Eugene E. Eubanks
Eugene E. Eubanks. Courtesy University Archives, University of Missouri-Kansas City.
Educator Eugene Eubanks championed equal opportunities for Black students and fought to desegregate Kansas City, Missouri, public schools.
Raised in Meadville, Pennsylvania, Eubanks showed an early interest in and aptitude for mathematics. After high school, he entered the U.S. Air Force, becoming fluent in Russian and serving as a voice interceptor and analyst. He graduated from Edinboro (Pennsylvania) State College in 1963, then worked full time as a math teacher and principal in Cleveland public schools while pursuing a master’s degree in secondary school administration from John Carroll University in Ohio. He later earned a second master’s and a doctorate from Michigan State University, specializing in urban education.
Moving from secondary to higher education, Eubanks became an assistant professor at the University of Delaware before joining the University of Missouri-Kansas City’s School of Education as an assistant dean in 1974. Six years later, he was promoted to dean of the school—the first African American to hold that post.
Early at UMKC, Eubanks became closely involved with the Kansas City, Missouri, School District. In 1983, the Board of Education picked him to lead a study of the secondary school system. His ensuing report identified low test scores, high dropout rates, and widespread illiteracy within the system, and proposed 45 pages of recommended improvements.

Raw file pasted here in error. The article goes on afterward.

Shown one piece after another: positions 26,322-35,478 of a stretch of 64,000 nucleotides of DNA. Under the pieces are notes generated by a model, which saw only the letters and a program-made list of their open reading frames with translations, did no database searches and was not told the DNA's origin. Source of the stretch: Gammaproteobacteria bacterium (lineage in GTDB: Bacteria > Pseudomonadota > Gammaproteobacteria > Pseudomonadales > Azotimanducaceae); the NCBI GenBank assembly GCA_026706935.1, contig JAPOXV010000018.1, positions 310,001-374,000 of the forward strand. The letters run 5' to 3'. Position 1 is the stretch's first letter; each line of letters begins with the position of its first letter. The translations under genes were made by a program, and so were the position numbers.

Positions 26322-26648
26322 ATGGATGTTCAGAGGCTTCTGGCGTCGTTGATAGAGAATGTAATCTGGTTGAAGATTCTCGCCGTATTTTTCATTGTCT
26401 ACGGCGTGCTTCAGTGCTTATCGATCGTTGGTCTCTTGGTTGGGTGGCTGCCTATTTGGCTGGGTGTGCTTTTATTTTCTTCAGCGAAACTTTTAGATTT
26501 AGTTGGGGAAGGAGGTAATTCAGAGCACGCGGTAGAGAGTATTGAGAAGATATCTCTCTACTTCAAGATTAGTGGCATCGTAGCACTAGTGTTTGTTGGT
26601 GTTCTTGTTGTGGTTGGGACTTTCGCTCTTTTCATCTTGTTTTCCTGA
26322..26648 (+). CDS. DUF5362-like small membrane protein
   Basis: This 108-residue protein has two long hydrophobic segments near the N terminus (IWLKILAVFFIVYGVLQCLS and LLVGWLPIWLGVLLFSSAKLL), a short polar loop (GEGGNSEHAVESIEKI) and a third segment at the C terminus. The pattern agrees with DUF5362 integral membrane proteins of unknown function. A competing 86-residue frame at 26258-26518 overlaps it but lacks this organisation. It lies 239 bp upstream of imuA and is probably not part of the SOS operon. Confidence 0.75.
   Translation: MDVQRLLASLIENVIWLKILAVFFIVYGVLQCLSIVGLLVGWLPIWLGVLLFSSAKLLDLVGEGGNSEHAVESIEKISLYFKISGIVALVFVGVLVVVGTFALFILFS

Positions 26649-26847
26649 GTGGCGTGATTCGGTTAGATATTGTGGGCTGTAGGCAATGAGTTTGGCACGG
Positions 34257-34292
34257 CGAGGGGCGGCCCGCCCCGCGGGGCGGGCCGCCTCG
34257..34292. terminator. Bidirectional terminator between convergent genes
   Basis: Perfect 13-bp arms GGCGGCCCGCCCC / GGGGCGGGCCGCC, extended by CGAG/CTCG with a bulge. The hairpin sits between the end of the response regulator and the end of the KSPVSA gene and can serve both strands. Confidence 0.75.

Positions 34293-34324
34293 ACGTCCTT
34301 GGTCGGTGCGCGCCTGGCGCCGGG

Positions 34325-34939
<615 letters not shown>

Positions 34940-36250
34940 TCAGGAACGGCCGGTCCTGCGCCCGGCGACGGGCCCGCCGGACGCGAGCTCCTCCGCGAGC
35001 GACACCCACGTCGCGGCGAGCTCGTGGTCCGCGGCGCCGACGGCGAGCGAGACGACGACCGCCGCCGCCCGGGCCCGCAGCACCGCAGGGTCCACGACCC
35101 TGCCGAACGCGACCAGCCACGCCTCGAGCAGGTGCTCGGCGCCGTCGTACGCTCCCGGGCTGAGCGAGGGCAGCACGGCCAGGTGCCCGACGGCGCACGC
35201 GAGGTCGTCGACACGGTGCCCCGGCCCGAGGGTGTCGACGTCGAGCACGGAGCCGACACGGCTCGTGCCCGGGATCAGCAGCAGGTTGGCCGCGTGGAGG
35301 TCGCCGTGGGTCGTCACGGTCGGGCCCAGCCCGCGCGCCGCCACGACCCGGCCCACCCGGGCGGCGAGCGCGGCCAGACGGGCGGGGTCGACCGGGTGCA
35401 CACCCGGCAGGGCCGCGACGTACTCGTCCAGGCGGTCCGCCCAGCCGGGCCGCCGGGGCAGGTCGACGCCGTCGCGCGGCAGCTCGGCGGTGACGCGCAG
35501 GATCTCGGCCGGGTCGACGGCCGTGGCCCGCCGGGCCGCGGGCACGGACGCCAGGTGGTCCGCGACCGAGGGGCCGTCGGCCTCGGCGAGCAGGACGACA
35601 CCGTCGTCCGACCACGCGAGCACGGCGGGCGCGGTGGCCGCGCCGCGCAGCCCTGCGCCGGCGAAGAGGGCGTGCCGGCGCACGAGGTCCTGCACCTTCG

When a federal district court ruled in 1984 that KCMSD was unconstitutionally segregated and mandated sweeping changes to desegregate the school system—in large part based on Eubanks’ report— he was selected to chair the court-appointed desegregation monitoring committee. That same year, he took leave from UMKC to serve as deputy superintendent of schools with a goal of implementing reforms and improving student outcomes.
Eubanks emerged as an authority on urban education, equity, and school desegregation, publishing journal articles and acting as a consultant and expert witness for other desegregation cases. He served as editor of the Journal of the National Alliance of Black School Educators and president of the American Association of Colleges and Teachers in Education. Respected by his peers, he was elevated to professor emeritus and dean emeritus after retiring from UMKC.
Among his many honors, Eubanks received the Edward C. Pomeroy Award, which recognizes outstanding achievement in teacher education, and the U.S. Department of Education’s John Stanford Education Heroes Award for extraordinary commitment to improving schools and communities.
In retirement, Eubanks continued to teach math to high schoolers. His legacy is that of mentor to countless students, educators, and administrators and as an unrelenting activist for educational equity.